Are you using social media services to your best advantage? Are you a power-user of Facebook, Twitter, LinkedIn and the rest?
If so, you may have noticed that some people seem to get more out of them than you do. They have more friends, more followers and more “engagement” than you do.
What’s their secret?
Maybe it’s just that they’re better at the mechanics. Maybe they’re better at getting people to click on links or read their posts or look at their photos. If so, they’ll probably get even more from social media in the future. They’ll reap the economic benefits: the better your engagement with customers and fans, the lower your cost per customer and fan and therefore the lower your cost and price and therefore the greater your profit. But if we’re honest we’d have to admit that we don’t know how much of this is due to skill and how much is due to luck. Maybe some of these high-octane users are like lottery winners: they’ve been lucky in terms of engaging with people who like them when it costs almost nothing to engage with them; when the cost goes up, maybe they’ll be less competitive.
If you’re not using social media to your best advantage, you’re losing ground every day to people who are.
Obviously, most people aren’t paying full attention here. The companies and apps and platforms and devices and interfaces and websites and messages and news feeds and algorithms that make up the social-media landscape are too big for anyone to keep up with completely. Even if you wanted to, it would be impossible.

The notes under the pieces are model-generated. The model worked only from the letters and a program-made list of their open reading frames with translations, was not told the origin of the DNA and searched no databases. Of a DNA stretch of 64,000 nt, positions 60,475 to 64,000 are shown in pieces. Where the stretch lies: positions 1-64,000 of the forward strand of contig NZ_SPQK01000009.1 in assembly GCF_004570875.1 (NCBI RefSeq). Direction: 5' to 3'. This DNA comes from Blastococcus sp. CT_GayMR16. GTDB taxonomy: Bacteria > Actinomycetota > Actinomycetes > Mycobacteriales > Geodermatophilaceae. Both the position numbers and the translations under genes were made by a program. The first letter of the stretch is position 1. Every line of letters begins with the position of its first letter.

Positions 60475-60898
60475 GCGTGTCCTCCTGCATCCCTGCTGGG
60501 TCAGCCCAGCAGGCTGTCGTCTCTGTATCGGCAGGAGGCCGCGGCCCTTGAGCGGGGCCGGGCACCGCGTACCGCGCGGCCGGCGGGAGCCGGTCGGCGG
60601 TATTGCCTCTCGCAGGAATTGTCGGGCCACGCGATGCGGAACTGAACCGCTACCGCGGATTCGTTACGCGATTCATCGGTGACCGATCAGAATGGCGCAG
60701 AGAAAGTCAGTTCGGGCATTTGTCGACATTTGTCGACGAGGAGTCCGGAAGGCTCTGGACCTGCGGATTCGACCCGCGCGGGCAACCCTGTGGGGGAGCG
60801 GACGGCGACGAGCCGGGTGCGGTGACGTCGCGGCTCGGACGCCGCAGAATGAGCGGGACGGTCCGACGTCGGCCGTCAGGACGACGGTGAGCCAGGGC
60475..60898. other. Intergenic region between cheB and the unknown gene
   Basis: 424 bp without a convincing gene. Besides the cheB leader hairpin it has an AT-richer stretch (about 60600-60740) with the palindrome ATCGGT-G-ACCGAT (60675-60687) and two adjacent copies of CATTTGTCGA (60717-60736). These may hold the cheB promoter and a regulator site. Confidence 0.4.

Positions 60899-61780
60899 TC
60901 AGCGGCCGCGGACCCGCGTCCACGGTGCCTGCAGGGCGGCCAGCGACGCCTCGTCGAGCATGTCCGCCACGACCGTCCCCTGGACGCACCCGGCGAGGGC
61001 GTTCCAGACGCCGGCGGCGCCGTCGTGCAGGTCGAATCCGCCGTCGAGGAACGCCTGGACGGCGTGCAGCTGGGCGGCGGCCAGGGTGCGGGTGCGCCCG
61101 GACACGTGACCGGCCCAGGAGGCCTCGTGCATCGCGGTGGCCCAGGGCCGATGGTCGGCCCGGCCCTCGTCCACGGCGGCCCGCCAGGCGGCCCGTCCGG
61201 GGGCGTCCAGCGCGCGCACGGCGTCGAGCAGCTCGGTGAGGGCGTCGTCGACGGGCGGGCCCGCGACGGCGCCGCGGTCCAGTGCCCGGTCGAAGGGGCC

But that doesn’t mean you shouldn’t try. You don’t have to know everything there is to know about social media (I sure don’t). But you should at least know what’s going on in the world of social media so that you can participate intelligently.
And even if you don’t participate in social media yourself, your friends probably do—indirectly if nothing else. You may not think of what they post or share or read as “social media,” but when they do any of those things on a platform owned by one of the major corporations in the industry, it is social media—and it affects your life in ways that may not be obvious.
It’s easy to waste hours on social media. It’s more complicated to get the most out of it.
You can get a lot more out of social media if you treat it the way you would treat in-person social interaction with your friends and colleagues. You can show your human side. You can encourage people who think like you do to join with you in pursuing goals that matter to you.
You can’t just write, “I hope this finds you well.” When I was younger, I assumed technology would let me communicate more efficiently than with my friends in person. As I got older, I realized that isn’t true. Now I realize what is true: the effort is greater but the rewards are bigger, too.
Do you mean, am I using social media to my best advantage? Or do you mean, are they using me to their best advantage?
The second question is harder to answer than the first. Not because it’s hard to tell whether Facebook is using me to their best advantage; it’s clear they are. But it is hard to know how well I am using them.
I’m not sure what you are asking about social media. Is your question whether Facebook is using me to their best advantage? Yes, they seem to be doing a pretty good job of it.That’s true not just for Facebook’s bottom line, but also for my own professional reputation. It has been valuable to have built up a personal brand on their platform.
There is no doubt that Facebook uses its users aggressively, but the company is honest about this practice and transparent about their use of user data.
Well, up to a point. My Facebook page is littered with ads, after all. But I’m at least getting something out of the deal—lots of smart people telling me what they think about their products. Get the tips here for building your own audience.